No Chance for Cotto

SPORTING CHANCE - Joaquin M. Henson - The Philippine Star

Miguel Cotto had a fight plan worked out by master trainer Freddie Roach to beat Saul (Canelo) Alvarez in their 12-round battle for the vacant WBC middleweight crown in Las Vegas last Saturday night (Sunday morning, Manila time). The gambit was to box Alvarez out of rhythm in the early going, frustrate the Mexican and bombard him with flurries down the stretch to seal the win. The goal was to win on points but if there was an opportunity to score a knockout, Cotto wouldn’t let it pass.

But things didn’t turn out as planned. Alvarez was much stronger than Cotto expected and didn’t run out of gas or heart. Cotto apparently underestimated Alvarez’ maturity, persistence and resiliency. The Puerto Rican tried to dictate tempo with his left jab but while he threw a lot more punches, his accuracy was way below average. Alvarez showed little respect for Cotto’s power and wasn’t fazed by the boxing skills that Roach figured would dominate the fight.

Alvarez looked a lot bigger than Cotto inside the ring. At the weigh-in the day before, Cotto scaled 153 1/2 pounds while Alvarez tipped in at the agreed catchweight limit of 155. The middleweight division limit is 160. But neither has ever come close to weighing that much. Last year, Cotto was at his heaviest when he hit 155 for the Sergio Martinez fight while Alvarez also scaled 155 for Alfredo Angulo and Erislandy Lara.

Compubox stats showed that Cotto threw 629 punches to Alvarez’ 484 but the Mexican had more connections, 155 to 129. Cotto lashed out with 374 jabs to Alvarez’ 186 but landed only 54 for a connect rate of 14 percent. In terms of power shots, Alvarez threw more, 298 to 255 and also landed more, 118 to 75. Clearly, the stats reflect the style that the fighters used to gain a winning advantage. Cotto went out to box while Alvarez stood his ground to pound. In that match-up of styles, age makes a difference. At 35, Cotto is 10 years older than Alvarez so his legs aren’t as strong. If Cotto had Alvarez’ legs, it might have been a different outcome.

To survive Alvarez, Cotto had to change his style from a brawler to a boxer. Roach probably figured that in a dogfight, Alvarez would prove too strong for Cotto. But for Cotto to dominate, he needed to be a lot quicker on the draw and his jabs had to carry a big sting to keep Alvarez at bay.

There was no doubt that Alvarez won the fight but the three judges’ scorecards seemed too favorable for the Mexican. It was like Cotto had no chance from the onset. The fight was actually a lot closer than what the scorecards indicated. Judge John McKaie had it 117-111, giving Cotto only rounds 1, 4 and 6. McKaie from New York scored the last six rounds for Alvarez like Cotto didn’t exist. Judge Burt Clements of Reno saw it 118-110, awarding only rounds 2 and 9 to Cotto. Judge Dave Moretti of Las Vegas had it 119-109 with only round 4 for Cotto. The way the judges scored the fight, Cotto needed a knockout to win and that meant almost a zero probability.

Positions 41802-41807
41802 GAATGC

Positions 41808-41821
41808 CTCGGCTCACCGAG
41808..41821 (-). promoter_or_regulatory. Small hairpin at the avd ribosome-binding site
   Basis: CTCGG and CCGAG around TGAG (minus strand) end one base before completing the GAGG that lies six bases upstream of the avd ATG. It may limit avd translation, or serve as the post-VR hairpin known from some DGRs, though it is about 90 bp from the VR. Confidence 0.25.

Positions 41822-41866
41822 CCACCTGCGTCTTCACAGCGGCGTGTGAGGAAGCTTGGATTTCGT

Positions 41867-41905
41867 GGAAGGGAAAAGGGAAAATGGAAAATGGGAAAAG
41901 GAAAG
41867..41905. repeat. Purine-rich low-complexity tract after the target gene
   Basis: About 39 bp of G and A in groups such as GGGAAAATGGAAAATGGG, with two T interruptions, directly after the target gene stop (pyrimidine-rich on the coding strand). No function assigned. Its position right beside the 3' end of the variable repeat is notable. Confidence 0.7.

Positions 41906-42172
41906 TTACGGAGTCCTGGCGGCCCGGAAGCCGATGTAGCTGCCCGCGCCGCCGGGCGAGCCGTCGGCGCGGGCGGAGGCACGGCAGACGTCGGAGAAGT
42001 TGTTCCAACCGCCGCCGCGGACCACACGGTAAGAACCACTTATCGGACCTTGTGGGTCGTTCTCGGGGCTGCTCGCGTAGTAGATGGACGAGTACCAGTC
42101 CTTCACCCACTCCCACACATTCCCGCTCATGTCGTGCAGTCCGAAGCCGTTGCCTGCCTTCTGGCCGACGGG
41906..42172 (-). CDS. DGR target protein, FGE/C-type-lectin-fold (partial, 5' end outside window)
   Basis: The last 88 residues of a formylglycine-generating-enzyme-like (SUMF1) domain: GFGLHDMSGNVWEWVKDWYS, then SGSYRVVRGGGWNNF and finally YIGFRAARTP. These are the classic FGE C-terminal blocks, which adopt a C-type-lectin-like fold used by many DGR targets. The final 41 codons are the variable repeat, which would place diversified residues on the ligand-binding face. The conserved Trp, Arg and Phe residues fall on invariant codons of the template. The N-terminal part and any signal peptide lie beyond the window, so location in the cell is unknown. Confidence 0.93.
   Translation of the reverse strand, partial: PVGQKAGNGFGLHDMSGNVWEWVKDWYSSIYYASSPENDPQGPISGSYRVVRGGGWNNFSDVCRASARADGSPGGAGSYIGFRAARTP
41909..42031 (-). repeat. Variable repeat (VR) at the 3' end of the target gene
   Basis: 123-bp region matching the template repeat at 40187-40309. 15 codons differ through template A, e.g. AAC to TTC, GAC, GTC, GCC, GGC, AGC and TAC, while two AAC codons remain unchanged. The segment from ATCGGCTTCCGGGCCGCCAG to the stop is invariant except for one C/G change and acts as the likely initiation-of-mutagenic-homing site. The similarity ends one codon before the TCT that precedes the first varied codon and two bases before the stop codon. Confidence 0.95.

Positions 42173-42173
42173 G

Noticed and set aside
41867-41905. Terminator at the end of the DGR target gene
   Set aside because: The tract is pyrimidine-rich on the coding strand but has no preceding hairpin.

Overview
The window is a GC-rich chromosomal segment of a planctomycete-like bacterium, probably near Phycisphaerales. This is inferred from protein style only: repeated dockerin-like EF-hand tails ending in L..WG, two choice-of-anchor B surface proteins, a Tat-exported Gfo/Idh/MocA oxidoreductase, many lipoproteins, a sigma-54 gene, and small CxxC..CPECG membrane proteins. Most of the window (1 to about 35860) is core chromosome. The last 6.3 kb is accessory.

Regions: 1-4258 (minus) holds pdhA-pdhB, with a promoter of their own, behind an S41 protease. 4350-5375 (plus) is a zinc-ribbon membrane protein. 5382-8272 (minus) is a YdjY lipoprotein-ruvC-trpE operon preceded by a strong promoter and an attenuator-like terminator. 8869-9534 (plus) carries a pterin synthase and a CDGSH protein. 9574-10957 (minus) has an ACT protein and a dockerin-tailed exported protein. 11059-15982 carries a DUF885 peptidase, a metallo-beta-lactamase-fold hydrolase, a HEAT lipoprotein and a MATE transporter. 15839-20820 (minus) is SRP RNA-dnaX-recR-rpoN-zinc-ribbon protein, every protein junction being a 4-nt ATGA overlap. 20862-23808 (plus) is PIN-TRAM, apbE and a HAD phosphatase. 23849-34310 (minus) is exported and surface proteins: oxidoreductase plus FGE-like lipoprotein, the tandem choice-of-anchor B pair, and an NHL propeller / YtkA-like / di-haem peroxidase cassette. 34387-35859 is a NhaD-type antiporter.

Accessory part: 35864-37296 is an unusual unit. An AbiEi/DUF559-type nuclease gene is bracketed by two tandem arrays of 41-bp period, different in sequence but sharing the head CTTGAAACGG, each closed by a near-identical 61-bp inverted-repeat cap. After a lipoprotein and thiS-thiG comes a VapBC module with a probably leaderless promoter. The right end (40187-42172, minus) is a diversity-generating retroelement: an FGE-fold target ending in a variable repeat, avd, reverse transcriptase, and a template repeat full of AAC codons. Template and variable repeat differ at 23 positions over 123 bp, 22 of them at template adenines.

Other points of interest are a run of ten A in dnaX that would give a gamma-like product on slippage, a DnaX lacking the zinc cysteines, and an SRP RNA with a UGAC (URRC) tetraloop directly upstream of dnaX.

Cotto weighed 145 pounds when he was stopped by Manny Pacquiao in 2009. He lost back-to-back decisions to Floyd Mayweather Jr. and Austin Trout in 2012 but came back to win three in a row with Roach in his corner. One of the wins was a stoppage of Martinez to claim the WBC middleweight crown. Cotto, however, was stripped of the WBC title before facing Alvarez because of his refusal to pay the sanction fee of $300,000. Cotto’s purse for the bout was $15 million and Alvarez’ paycheck was for $5 million.

Cotto has held the superlightweight, welterweight, superwelterweight and middleweight titles. Alvarez’ only previous championship was in the superwelterweight division. The Mexican has a 45-1-1 record, with 32 KOs. His only loss was to Mayweather by a majority decision. The draw was with Jorge Juarez in his fifth pro fight in 2006.

Despite the age disparity, Alvarez has logged more fights than Cotto, 47 to 45. Alvarez turned pro when he was 15 and is an experienced fighter even as he’s only 25. After losing to Mayweather, Alvarez stopped Angulo, outpointed Lara and demolished James Kirkland in three rounds to set up the meeting with Cotto.  Alvarez took out Kirkland before 31,588 fans at the Minute Maid Park in Houston a week after Mayweather and Pacquiao battled in Las Vegas.

“Alvarez’ performance was refreshing, especially considering the superfight clunker between Mayweather and Pacquiao one week earlier,” wrote Joseph Catena in USA Boxing News. “Canelo who lost a decision to Mayweather two years ago at the tender age of 23, turned in perhaps the most spectacular performance of his career…Alvarez is approaching the peak of his career and left no doubt he is among boxing’s top superstars.”

Cotto’s future as a middleweight is now uncertain. He could easily drop down to the superwelterweight division and still be a force at 154, just a pound less than the catchweight for the Alvarez bout. As for Alvarez, he’s in line for a unification championship showdown with WBA/IBF/IBO middleweight king Gennady Golovkin of Kazakhstan. Golovkin, 33, has a 34-0 record, with 31 KOs and is a natural middleweight. He’s coming off an eighth round knockout win over David Lemieux last month.

With Mayweather’s retirement, the focus of attention in boxing has now shifted from welterweight to middleweight. But if ever Mayweather comes out of retirement for the third time, Pacquiao will be waiting to bring the limelight back to the welterweight class.













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